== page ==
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post #8 of 24 Old 02-22-2017, 03:51 PM - Thread Starter
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Originally Posted by Ultim8dude View Post
Okay, well one is an XTZ 12.17 and the other is an XTZ 99 w12.16. The room is about 210 square feet with a pretty high roof, around 12 feet. I am hoping to place them along the front wall, under the front left and right speakers. Also, what is the difference between gain match and level match?
Gain matching; using a close-mic measurement (1"-2" from cone), adjusting each sub to output the same SPL.
Level matching; measuring from the MLP, adjusting each sub so that the SPL is the same at the MLP.

Gain matching takes the effects of the room out of the equation, level matching takes the effects of the room into consideration.

There are pros and cons to each method. If you do a search you will find a lot of discussion on the subject:

https://www.google.com/#q=gain+match...w.avsforum.com

Okay, thanks for clearing that up I searched it but I couldn't really grasp the difference, but now it makes sense, so I'll make sure to level match them once I decide where to place them.
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post #9 of 24 Old 02-22-2017, 04:01 PM
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Originally Posted by Ultim8dude View Post
Okay, thanks for clearing that up I searched it but I couldn't really grasp the difference, but now it makes sense, so I'll make sure to level match them once I decide where to place them.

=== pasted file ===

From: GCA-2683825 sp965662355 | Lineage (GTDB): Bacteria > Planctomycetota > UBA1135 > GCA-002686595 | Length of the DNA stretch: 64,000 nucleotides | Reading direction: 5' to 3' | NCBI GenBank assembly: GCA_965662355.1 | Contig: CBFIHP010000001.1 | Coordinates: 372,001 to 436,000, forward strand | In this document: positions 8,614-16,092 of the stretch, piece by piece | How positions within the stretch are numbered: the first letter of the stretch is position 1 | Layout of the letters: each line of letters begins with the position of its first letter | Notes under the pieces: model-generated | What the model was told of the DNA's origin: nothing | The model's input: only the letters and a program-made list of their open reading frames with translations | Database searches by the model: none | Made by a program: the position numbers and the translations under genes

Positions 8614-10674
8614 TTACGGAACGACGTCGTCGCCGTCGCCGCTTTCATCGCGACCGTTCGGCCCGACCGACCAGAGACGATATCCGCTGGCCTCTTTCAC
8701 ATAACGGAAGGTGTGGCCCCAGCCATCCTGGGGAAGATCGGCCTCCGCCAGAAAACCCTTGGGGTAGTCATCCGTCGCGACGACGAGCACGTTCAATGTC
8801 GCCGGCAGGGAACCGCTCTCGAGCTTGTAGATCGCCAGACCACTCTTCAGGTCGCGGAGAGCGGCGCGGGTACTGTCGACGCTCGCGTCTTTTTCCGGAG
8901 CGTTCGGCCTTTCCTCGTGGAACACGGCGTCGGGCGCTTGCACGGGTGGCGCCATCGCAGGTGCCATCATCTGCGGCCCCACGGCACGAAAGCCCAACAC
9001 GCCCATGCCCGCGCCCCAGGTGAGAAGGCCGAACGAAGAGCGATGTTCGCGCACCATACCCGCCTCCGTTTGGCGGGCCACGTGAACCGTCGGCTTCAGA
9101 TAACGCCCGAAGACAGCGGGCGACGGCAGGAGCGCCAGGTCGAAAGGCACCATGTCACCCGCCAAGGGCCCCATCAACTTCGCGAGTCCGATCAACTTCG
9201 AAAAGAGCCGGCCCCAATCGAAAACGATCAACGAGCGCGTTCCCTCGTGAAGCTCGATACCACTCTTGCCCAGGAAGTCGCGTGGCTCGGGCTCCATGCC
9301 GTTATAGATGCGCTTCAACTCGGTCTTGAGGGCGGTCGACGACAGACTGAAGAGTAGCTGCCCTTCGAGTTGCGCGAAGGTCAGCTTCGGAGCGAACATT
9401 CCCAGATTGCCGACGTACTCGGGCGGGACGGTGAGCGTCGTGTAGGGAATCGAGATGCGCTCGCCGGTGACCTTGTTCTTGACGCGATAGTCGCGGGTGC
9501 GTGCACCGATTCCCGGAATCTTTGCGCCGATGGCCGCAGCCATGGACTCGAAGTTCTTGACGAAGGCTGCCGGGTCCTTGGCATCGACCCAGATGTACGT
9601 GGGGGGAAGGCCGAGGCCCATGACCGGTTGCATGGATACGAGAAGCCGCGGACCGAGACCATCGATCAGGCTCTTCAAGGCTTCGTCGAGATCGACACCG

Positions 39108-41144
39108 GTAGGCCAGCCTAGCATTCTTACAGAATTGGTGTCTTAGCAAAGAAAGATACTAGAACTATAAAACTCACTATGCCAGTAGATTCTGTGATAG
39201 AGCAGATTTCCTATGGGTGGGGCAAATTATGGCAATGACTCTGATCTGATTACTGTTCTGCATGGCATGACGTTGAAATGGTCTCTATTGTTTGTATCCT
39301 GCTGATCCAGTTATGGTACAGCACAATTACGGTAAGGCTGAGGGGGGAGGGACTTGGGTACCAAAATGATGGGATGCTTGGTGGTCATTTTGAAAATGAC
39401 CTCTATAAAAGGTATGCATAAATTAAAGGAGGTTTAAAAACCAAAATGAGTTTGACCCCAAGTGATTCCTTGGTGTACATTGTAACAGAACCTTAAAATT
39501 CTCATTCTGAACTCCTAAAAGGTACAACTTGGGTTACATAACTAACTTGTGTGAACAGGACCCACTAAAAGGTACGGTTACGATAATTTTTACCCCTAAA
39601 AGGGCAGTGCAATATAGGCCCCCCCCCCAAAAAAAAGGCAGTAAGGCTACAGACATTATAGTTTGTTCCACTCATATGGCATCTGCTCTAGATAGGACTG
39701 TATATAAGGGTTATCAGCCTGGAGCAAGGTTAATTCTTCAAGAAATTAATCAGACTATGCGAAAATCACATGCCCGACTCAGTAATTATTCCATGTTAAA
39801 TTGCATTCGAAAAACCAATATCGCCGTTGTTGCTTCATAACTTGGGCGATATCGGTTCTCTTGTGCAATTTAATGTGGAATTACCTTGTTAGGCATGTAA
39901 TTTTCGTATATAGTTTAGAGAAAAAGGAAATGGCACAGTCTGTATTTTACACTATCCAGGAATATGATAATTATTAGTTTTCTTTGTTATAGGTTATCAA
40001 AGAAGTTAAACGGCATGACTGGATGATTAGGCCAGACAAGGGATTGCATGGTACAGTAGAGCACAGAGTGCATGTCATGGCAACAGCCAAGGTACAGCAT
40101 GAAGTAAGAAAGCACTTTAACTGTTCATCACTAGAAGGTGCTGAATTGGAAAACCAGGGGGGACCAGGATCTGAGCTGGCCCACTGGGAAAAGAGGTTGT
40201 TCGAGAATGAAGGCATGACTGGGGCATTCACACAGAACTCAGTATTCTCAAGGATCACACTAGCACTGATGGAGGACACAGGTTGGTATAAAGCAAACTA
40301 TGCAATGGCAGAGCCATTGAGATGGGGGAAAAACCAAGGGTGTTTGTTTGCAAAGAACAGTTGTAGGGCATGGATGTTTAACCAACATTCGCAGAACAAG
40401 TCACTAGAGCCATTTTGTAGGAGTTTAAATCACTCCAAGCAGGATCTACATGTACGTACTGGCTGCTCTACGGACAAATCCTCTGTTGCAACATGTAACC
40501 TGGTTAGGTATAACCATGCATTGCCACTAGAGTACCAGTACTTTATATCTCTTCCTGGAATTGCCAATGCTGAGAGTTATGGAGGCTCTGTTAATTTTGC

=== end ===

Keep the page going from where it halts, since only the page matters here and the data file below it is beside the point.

Hi,

You didn't say what kind of an AVR you have. But, if you have one with an automated calibration routine, I would probably just let the AVR match each sub separately, to the same volume, and then Y-connect them and run the calibration again. I have more faith in something like Audyssey, than I do in an uncalibrated SPL meter, particularly at subwoofer frequencies. And, you would like to start with your whole system level-matched, anyway, before you apply whatever sub boost you are going to add.

Regards,
Mike
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GUIDE TO SUBWOOFER CALIBRATION AND BASS PREFERENCES

* The Guide linked above is a comprehensive guide to Audio & HT systems, including:
Speaker placements & Room treatments; HT calibration & Room EQ; Room gain; Bass
Preferences; Subwoofer Buyer's Guide: Sealed/ported; ID subs; Subwoofer placement.
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post #10 of 24 Old 02-22-2017, 04:09 PM
 
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Originally Posted by Alan P View Post
Gain matching; using a close-mic measurement (1"-2" from cone), adjusting each sub to output the same SPL.
Level matching; measuring from the MLP, adjusting each sub so that the SPL is the same at the MLP.
There's a third method. There's no reason why the subs must provide either the same output or the same SPL at the MLP. The main purpose of multiple subs is to give the smoothest possible response at the MLP. To do so they might not have either the same output or the same SPL at the MLP. Finding what works best is a trial and error process, and requires measurement tools, but if you can do it the result may turn out much better than arbitrary gain or level matching.
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post #11 of 24 Old 02-22-2017, 04:17 PM - Thread Starter
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Originally Posted by mthomas47 View Post
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Originally Posted by Ultim8dude View Post
Okay, thanks for clearing that up I searched it but I couldn't really grasp the difference, but now it makes sense, so I'll make sure to level match them once I decide where to place them.
Hi,